they had a proper building In which
to house the women arrested by the
police, who have to be taken to the
As no move was made by the coun
cil to do anything. Rev. J. T. Rob
crts, a retired clergyman, who by the
way in no relation to Mrs. Roberts
who preceded him, arose and said:
"This suggestion of Mrs. Roberts
should not be passed over lightly. We
are a Christian nation. No contract
signed on the Sabbath Is valid. We
have a kind of an idea that we are
a Christian people and have Christian
churches that teach man morality:
hut we have in our midst pool rooms
that do more to debauch the young
men than the saloons. I see them
crowded with men, young and old, at
tracted away from the home and
other places where they have an op
posite training. There Is an ordinance
on the books regulating them. Yes.
Mr. Mayor, can you point to one or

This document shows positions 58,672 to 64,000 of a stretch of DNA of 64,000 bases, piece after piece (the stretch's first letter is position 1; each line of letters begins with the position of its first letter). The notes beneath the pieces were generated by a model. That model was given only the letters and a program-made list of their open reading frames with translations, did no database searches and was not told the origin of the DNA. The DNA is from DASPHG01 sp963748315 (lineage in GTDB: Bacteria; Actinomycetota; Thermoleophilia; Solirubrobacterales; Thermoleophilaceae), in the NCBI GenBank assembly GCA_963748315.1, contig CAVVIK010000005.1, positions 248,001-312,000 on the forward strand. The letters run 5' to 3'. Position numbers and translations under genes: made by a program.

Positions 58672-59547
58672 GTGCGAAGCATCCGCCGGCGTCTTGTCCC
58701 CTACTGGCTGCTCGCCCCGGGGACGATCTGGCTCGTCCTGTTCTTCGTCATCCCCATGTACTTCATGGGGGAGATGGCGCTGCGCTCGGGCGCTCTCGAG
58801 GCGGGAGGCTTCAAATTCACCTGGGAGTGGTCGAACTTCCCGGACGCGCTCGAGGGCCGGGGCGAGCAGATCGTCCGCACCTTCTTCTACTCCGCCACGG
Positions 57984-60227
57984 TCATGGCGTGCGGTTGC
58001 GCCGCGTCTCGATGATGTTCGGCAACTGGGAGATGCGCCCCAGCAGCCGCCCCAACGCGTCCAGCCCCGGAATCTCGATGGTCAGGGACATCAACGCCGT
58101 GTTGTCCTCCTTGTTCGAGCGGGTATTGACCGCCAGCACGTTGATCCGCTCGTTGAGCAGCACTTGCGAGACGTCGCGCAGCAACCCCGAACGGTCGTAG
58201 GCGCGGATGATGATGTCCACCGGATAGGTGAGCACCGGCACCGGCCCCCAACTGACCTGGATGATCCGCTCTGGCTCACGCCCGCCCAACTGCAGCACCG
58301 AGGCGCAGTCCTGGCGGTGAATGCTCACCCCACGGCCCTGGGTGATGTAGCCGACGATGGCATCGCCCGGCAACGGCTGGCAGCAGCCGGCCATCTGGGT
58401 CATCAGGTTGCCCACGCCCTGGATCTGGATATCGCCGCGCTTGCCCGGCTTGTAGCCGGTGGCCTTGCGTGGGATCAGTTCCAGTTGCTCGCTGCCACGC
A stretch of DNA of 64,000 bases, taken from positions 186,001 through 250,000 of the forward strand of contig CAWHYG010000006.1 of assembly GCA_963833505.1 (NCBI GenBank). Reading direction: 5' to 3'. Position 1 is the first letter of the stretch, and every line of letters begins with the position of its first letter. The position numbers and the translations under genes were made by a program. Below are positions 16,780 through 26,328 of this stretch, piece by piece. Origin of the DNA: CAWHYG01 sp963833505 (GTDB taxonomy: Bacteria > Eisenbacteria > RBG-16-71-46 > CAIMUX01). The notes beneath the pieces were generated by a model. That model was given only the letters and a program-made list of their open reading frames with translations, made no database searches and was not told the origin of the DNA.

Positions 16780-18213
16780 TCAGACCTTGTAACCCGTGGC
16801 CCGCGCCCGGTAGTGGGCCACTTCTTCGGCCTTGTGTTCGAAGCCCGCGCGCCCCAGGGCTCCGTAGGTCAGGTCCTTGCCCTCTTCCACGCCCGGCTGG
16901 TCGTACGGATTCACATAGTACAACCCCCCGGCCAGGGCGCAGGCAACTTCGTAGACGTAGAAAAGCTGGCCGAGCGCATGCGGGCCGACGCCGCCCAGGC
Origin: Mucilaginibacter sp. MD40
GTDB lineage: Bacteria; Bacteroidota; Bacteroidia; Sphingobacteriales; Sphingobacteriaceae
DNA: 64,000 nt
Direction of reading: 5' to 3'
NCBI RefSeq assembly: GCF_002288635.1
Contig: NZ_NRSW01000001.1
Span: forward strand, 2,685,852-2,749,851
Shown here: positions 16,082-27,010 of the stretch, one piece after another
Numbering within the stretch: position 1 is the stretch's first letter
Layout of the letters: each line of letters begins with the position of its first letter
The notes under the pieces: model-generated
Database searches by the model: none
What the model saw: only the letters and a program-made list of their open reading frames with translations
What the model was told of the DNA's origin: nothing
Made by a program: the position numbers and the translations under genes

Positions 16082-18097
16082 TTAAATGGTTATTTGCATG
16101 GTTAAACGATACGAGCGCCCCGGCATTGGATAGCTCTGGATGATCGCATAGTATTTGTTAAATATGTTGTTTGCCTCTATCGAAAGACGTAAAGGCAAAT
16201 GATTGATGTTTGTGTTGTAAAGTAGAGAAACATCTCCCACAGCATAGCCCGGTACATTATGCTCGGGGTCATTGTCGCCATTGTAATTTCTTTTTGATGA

dinance on the books that should not
be enforced ?"
Another of the four ladies who sat
unobtrusively on the back seats arose
and said: "I am a mother. It has
been awfully hard to come Into a city
like this to bring up a child to the
ago of 21 years, teaching his as best I
could to lead a right life and then
find him In Charlie Wenner's pool
room. We have a right to have
something said about that law. The
business is a bad one and there ai
16 other pool rooms in the city thai
are leading young men astray. The
mothers In this city, backed by Al
mighty God, will have protection fjr
our young men from such places."
As this mother whose name was
either Whlttenden or Crittenden, took
her seat. Councilman Charles Wen
ner, and Rev. Thomas K. Webb, a
venerable minister, arosj together,
the latter giving way to Mr. Wenner,
who sa d in part: "I have been white
and have tried to give everybody a
square deal and 1 cannot see why this
personal attack should be made on
me ut this time."
Rev. Mr. Webb asked the question
of the mayor: "Why has not this
ordinance been enforced?"